if you do this beprapared for a highside. the only time you might do a "burnout" in the corner is comin out of the corner and you dont use your brake to initiate it cuz that would slow you down

Quote:
the one i dont understand is where u guyz keep stressing rear brakes and not much else. how do u do it with mostly rear brakes and lil else?
^^ those guys are probably talkin about when riding in the dirt.

when you go into a corner use your front brakes as normal and when pull in the clutch to down let your foot right foot rest on the rear brake (dont stomp on it or hold it down all the way) then release the clutch. i wouldnt just dump it. slowly let it out until you get the hang of it
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Old 11-07-2006, 01:36 PM   #11
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if you wanna see it done come ride with me on the street. cuz i love backin the sv 650 into u turns. oh and svs are really good for learning how to do this. i dont care what anybody says those are some fun little bikes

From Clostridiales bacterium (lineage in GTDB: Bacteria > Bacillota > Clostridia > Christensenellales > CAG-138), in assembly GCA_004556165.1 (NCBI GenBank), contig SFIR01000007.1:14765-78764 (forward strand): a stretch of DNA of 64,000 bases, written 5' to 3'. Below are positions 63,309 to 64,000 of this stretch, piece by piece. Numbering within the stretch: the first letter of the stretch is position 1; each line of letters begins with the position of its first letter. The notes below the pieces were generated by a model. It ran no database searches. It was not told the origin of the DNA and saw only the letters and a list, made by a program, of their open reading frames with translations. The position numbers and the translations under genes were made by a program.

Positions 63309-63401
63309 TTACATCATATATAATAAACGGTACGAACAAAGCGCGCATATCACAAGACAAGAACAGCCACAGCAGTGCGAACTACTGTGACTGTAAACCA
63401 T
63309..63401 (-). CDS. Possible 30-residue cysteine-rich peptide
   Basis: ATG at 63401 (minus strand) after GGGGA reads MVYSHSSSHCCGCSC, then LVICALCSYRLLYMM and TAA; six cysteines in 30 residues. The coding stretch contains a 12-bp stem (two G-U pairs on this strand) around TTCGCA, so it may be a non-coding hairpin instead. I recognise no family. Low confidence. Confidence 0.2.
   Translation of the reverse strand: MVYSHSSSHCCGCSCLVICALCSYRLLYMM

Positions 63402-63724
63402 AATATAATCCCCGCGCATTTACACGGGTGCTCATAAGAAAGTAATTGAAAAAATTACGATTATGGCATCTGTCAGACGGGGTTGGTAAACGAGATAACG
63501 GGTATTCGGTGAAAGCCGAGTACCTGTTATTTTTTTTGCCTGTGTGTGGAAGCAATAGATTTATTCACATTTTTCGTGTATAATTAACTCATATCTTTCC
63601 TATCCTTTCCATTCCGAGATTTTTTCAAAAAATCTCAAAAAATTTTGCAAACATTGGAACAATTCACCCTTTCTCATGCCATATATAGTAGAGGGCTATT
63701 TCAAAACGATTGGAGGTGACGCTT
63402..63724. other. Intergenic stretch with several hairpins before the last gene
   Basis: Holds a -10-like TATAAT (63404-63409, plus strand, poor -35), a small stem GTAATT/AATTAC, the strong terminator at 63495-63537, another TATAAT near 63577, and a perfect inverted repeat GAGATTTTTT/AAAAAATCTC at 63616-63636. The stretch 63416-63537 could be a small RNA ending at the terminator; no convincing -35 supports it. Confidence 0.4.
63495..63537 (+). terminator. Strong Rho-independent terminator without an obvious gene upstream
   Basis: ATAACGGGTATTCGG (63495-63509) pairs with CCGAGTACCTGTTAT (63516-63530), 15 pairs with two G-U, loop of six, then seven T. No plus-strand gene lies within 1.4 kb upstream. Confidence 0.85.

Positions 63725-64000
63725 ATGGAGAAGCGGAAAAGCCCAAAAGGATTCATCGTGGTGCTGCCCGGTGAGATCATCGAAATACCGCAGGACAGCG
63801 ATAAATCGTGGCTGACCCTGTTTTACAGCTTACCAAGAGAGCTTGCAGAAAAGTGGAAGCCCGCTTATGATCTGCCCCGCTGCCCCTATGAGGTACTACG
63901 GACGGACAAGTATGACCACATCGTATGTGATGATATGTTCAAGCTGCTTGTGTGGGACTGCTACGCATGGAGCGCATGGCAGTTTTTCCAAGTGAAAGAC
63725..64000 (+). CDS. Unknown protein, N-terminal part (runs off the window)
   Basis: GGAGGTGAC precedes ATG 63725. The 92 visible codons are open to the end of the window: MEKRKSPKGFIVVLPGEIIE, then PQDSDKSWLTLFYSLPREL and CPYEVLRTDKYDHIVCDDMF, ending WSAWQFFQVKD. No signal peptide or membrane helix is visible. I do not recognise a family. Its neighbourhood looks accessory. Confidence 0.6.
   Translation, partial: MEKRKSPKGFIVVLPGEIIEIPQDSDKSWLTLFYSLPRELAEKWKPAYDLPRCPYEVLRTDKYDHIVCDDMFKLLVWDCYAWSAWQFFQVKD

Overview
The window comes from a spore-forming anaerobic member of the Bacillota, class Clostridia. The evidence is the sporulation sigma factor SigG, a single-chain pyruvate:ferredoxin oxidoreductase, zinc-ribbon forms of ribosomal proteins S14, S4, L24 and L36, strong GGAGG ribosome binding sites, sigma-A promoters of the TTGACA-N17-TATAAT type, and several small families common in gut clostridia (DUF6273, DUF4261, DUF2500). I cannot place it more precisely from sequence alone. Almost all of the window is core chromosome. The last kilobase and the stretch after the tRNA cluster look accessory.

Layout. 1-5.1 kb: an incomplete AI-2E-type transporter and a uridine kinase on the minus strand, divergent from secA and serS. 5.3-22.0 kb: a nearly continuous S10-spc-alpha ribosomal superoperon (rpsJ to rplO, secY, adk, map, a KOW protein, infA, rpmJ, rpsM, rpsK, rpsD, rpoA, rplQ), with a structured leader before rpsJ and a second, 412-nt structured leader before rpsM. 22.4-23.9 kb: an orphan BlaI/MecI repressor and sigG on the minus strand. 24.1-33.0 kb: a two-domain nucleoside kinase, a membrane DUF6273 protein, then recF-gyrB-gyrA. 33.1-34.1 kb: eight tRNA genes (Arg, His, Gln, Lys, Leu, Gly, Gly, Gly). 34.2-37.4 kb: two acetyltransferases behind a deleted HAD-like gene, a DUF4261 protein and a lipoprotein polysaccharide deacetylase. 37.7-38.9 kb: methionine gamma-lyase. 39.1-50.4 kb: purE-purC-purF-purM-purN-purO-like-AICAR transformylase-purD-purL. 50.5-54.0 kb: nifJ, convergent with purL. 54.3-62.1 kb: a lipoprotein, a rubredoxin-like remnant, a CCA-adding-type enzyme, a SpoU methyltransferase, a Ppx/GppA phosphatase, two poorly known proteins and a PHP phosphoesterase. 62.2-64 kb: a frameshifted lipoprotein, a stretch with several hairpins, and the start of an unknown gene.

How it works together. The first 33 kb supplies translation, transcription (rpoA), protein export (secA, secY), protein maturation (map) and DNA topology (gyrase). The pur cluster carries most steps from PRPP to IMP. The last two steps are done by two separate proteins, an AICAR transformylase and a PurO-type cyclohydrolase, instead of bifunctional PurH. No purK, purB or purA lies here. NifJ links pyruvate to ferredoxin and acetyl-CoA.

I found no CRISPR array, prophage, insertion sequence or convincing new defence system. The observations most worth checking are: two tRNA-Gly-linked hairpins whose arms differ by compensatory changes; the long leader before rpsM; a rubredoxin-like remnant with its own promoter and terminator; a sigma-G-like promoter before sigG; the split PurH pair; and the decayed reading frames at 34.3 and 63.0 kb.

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Old 11-07-2006, 04:53 PM   #12
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Quote:
Originally Posted by Romeo36
if you wanna see it done come ride with me on the street. cuz i love backin the sv 650 into u turns. oh and svs are really good for learning how to do this. i dont care what anybody says those are some fun little bikes
that would hv been cool, i wanna watch it for real.. but i m bikeless right now!

whos lending me their bike to ride with romeo36. and if I am right, u r Chris Romeo expert no.36 from CMRA right?
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Old 11-07-2006, 05:02 PM   #13
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kalkat i am without bike also =( solld
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Old 11-07-2006, 05:20 PM   #14